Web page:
When you use SmartScreen Filter to check websites automatically or manually, the address of the website you're visiting will be sent to Microsoft, together with standard PC information, the SmartScreen Filter version number and other information that helps us detect phishing and malware. To help protect your privacy, the information sent to Microsoft is encrypted. Information that may be associated with the address, such as search terms or data you entered in forms might be included. For example, if you visited the Microsoft.com search website at http://search.microsoft.com and entered "Seattle" as the search term, the full address http://search.microsoft.com/results.aspx?q=Seattle&qsc0=0&FORM=QBMH1&mkt=en-US will be sent. Address strings might unintentionally contain personal information, but this information, like the other information sent, isn't used to identify, contact, or target advertising to you. In addition, Microsoft filters address strings to try to remove personal information where possible. When you use Internet Explorer to download a program, SmartScreen Filter will send the information above, along with information about the downloaded program, such as a file identifier (a “hash”), results from installed antivirus tools, and the program’s digital certificate information, if available.
Periodically, information about your usage of SmartScreen Filter will also be sent to Microsoft, such as the time and total number of websites browsed since an address was sent to Microsoft for analysis. Some information about files that you download from the web, such as name and file path, might also be sent to Microsoft. Some website addresses that are sent to Microsoft might be stored along with additional information, including web browser version, operating system version, SmartScreen Filter version, the browser language, the referring webpage, and information about whether Compatibility View was turned on for the website. A unique identifier generated by Internet Explorer is also sent. The unique identifier is a randomly generated number that doesn't contain any personal information. This information, along with the information described above, is only used to analyze performance and improve the quality of our products and services.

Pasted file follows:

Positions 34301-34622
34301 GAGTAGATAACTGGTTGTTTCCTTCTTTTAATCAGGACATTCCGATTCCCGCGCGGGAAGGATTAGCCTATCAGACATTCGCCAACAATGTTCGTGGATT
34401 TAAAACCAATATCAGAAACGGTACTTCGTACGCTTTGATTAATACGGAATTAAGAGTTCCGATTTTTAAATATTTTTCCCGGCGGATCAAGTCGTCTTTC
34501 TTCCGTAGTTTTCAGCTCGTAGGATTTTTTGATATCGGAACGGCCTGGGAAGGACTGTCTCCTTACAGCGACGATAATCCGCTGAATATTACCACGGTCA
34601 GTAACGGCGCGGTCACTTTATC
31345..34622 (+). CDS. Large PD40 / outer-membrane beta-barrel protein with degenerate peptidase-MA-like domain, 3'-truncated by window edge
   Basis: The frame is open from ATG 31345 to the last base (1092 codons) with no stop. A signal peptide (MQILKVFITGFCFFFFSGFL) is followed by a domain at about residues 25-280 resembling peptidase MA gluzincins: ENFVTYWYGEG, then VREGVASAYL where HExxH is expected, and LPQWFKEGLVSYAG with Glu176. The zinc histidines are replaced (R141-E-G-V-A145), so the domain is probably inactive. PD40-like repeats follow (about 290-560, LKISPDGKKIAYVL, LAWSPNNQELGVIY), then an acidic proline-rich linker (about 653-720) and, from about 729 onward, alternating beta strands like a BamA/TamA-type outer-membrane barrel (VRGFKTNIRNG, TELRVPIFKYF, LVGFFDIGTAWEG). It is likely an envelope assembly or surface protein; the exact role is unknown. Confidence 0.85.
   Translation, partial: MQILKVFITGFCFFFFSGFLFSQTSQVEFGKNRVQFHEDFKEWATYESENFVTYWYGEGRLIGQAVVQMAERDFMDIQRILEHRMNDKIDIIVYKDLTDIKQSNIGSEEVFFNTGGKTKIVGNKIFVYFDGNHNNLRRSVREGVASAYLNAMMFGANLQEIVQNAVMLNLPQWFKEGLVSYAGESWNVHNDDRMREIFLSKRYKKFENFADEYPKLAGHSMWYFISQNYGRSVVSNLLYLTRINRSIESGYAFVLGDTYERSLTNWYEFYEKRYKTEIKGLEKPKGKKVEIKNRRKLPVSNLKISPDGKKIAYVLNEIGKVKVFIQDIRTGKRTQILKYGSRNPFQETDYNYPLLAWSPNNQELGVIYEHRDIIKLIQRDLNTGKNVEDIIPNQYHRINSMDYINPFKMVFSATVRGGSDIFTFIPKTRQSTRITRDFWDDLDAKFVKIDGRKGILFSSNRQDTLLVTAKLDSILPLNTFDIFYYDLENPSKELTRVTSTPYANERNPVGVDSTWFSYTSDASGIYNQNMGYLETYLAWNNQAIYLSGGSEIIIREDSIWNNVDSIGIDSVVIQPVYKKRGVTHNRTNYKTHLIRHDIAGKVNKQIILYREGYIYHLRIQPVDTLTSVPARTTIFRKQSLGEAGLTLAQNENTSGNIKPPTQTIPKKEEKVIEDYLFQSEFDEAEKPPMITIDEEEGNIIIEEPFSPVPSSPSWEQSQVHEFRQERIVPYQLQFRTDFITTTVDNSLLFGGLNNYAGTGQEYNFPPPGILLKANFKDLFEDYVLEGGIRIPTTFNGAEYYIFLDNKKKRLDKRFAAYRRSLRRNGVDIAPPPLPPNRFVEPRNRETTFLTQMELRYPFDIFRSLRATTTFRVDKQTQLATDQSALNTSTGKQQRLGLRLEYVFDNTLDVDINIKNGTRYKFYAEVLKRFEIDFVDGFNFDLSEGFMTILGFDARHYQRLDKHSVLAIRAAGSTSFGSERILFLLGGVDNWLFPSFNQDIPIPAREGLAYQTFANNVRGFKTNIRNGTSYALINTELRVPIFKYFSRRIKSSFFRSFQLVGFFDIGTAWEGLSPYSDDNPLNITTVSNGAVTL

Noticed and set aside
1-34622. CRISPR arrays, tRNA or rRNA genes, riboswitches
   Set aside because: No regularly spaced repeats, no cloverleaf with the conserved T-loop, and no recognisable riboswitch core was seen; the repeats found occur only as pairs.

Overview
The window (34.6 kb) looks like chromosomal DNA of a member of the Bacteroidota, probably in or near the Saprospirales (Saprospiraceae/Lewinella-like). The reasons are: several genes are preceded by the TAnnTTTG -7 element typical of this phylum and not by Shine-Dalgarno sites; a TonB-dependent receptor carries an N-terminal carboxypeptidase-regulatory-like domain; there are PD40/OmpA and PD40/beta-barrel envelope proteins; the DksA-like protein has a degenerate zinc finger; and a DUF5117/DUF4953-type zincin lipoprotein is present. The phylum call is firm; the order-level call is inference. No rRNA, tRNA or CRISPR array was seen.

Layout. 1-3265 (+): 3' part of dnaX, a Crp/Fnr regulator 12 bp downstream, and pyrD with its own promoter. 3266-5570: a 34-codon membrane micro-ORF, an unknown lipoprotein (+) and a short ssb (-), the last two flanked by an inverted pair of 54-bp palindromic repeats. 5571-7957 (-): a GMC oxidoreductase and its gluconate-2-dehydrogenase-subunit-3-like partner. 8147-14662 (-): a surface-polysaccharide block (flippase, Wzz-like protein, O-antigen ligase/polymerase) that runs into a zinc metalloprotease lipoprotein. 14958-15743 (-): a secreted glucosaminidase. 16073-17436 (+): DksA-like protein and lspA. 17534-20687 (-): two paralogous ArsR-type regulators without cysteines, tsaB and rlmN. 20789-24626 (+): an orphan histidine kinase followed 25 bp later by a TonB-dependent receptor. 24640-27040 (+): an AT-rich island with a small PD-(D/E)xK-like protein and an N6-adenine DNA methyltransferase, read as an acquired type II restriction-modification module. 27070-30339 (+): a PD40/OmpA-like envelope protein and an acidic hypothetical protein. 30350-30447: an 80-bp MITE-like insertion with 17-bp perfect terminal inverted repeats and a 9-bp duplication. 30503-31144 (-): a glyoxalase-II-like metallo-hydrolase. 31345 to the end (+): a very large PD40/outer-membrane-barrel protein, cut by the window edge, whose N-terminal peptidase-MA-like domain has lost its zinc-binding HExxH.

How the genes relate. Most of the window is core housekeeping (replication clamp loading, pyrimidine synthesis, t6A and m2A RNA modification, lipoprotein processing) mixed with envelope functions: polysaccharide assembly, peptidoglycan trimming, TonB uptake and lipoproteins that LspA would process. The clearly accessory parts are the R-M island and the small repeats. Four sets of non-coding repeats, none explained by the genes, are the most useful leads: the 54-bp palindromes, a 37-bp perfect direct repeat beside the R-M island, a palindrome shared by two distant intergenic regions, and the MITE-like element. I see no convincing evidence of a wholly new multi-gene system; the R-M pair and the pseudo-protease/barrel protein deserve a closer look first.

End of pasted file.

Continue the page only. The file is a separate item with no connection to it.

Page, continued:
SmartScreen Filter can be turned on and off from the Internet Explorer Safety menu. For example, to turn on automatic checking of all websites:
Open Internet Explorer, click the Tools button, point to Safety, and then click Turn on SmartScreen Filter.
If you believe you have encountered an unsafe website, you can report it to Microsoft by clicking the Tools button, pointing to Safety, and then clicking Report unsafe website. When you report an unsafe website, some information will be sent to Microsoft, including the address of the site you're reporting, and the usage information described above.
Suggested Sites is an online experience that recommends websites, images, or videos you might be interested in. When you turn on Suggested Sites, your web browsing history is periodically sent to Microsoft, where it is saved and then compared to a frequently updated list of websites that are similar to sites you often visit. Suggested Sites also turns on automatic background updating for Web Slices and feeds, so that you can receive up-to-date suggestions on both the Suggested Sites page and the Suggested Sites Web Slice.
You can choose to pause or stop the Suggested Sites feature from sending your web browsing history to Microsoft at any time. You can also delete individual entries from your history at any time. Deleted entries won't be used to provide you with suggestions for other websites, although they'll be retained by Microsoft for a period of time to help improve our products and services, including this feature. When you use InPrivate Browsing, no information about the webpages you visit will be sent to Microsoft.
When Suggested Sites is turned on, information about the webpages you visit is sent to Microsoft, together with standard PC information. This includes the addresses of the webpages you visit as well as information about images and videos included on the page. To help protect your privacy, the information is encrypted when sent to Microsoft. Information associated with the web address, such as search terms or data you entered in forms, might be included. For example, if you visited the Microsoft.com search website at http://search.microsoft.com and entered "Seattle" as the search term, the full address http://search.microsoft.com/results.aspx?q=Seattle&qsc0=0&FORM=QBMH1&mkt=en-US will be sent. Address strings might unintentionally contain personal information, but this information, like the other information sent, isn't used to identify, contact, or target advertising to you. In addition, Microsoft filters address strings to try to remove personal information.